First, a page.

The recent “Uber” case has led to the latest buzz word when describing an evolving way of working.
On the back of publicity surrounding the case the Government have wasted little time in deciding that it wants to police this area of the economy further and has appointed Mathew Taylor, the Chief Executive of the Royal Society for the Arts to lead a review into the impact of what Government see as a disruptive business practices employed by the likes of Uber and Deliveroo.
So what is the “Gig” economy?
Well according to the experts a gig economy is an environment in which temporary positions are common and organisations that contract with independent workers for short-term engagements.
There appears to be a number of forces behind the rise in short-term jobs not least in this digital age, the workforce is increasingly mobile and work can be done from anywhere, so that job and location are less important leading to the phrase gig in relation to the capability of the mobile phone among other IT products and its influence on contact and availability.
The reality is that self-employed freelancers can select among temporary jobs and projects around the world, while engagers can select the best individuals for specific projects from a larger pool than that available in any given area.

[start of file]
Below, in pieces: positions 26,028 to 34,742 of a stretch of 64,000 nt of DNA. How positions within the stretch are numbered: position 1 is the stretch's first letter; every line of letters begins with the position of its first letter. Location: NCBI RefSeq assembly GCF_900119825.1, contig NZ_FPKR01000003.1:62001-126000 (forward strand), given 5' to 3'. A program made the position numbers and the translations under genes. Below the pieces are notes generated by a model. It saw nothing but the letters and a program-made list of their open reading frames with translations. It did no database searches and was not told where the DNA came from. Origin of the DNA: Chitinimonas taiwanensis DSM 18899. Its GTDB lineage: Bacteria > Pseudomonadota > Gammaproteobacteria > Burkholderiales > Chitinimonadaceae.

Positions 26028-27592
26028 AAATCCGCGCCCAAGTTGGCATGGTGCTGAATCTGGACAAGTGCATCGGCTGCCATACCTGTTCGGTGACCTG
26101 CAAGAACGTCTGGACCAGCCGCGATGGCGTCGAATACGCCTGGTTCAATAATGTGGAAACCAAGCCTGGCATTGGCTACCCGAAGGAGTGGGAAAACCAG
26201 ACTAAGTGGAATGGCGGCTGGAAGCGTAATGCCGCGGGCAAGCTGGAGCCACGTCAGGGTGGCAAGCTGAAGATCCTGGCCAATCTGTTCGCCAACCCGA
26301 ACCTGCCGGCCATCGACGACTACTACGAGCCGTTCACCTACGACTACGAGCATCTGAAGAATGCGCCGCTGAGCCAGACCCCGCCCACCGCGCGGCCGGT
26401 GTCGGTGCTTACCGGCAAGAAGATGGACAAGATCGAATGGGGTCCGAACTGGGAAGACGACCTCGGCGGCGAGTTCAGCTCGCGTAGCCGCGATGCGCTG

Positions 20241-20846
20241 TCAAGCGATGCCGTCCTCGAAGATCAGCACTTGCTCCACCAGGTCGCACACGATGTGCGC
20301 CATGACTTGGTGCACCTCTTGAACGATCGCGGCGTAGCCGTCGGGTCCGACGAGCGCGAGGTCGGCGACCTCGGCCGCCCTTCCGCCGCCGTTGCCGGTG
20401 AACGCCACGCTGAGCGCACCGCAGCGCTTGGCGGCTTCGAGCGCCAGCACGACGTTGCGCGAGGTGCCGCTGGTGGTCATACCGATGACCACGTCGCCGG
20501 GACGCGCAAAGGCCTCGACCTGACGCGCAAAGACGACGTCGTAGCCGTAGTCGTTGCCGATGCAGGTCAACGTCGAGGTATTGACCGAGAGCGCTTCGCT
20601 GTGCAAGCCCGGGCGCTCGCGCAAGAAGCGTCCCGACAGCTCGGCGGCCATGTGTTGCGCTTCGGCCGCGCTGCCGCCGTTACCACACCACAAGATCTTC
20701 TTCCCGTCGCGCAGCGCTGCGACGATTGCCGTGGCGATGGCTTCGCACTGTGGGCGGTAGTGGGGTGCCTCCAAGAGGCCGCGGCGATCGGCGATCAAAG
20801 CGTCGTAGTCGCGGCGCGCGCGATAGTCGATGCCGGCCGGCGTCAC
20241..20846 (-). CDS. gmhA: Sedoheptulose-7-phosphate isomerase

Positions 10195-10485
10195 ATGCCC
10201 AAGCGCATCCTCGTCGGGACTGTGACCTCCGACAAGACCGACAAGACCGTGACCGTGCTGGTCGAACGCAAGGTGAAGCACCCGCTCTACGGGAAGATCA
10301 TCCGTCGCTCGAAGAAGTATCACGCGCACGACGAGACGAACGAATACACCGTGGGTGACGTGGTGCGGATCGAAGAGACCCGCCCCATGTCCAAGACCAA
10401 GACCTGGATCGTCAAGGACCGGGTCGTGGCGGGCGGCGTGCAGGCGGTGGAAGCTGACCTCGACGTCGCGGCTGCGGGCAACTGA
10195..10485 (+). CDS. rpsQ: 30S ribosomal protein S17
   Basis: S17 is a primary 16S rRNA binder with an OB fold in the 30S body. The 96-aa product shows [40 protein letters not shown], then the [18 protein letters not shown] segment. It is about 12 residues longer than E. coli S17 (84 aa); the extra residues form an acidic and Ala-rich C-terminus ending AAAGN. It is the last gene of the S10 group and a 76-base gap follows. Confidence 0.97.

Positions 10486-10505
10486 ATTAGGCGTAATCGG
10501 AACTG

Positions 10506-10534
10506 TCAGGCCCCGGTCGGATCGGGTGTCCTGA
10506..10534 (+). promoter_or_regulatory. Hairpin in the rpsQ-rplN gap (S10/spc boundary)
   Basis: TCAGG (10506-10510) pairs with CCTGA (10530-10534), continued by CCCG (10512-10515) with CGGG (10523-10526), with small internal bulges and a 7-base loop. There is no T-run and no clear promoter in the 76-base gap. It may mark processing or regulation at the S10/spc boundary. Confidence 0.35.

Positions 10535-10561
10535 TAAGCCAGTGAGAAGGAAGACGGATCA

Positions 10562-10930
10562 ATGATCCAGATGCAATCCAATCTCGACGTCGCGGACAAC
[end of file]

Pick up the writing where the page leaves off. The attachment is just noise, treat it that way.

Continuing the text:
Digitalization has also contributed directly to a decrease in jobs as software replaces some types of work and means that others take much less time. The current reality is that people tend to change jobs several times throughout their working lives; the gig economy can be seen as an evolution of that trend.
In a gig economy, businesses save resources in terms of benefits, office space and training. They also have the ability to contract with experts for specific projects who might be too high-priced to engage on a permanent basis. From the perspective of the freelancer, a gig economy can improve work-life balance over what is possible in most jobs.
Reason for the review?
There is no doubt that Government are concerned over the impact on certain workers in relation to National Minimum Wage, Auto enrolment and statutory benefits.
The more cynical amongst us will also wonder how Government feel about the potential loss to The Exchequer with the impact on PAYE and National Insurance Contributions.
So the intention of the review according to Government is to address questions of job-security, pension, holiday and parental leave rights. Furthermore the review will consider the needs of the engager in relation to its freedoms and obligations.
According to Mathew Taylor his team intends to get out and about to talk to businesses and workers across Britain to gather details of their experiences of “modern work”
From this specific recommendations will be made along with the hope that a national conversation will be had amongst businesses to explore how in this modern age “we can all contribute to work that provides opportunity, fairness and dignity”
The review will take place over the next 6 months so the expectation is that the final report and recommendations will be made public from July 2017 where there will undoubtedly follow a series of consultations on how to take the proposals from the report further.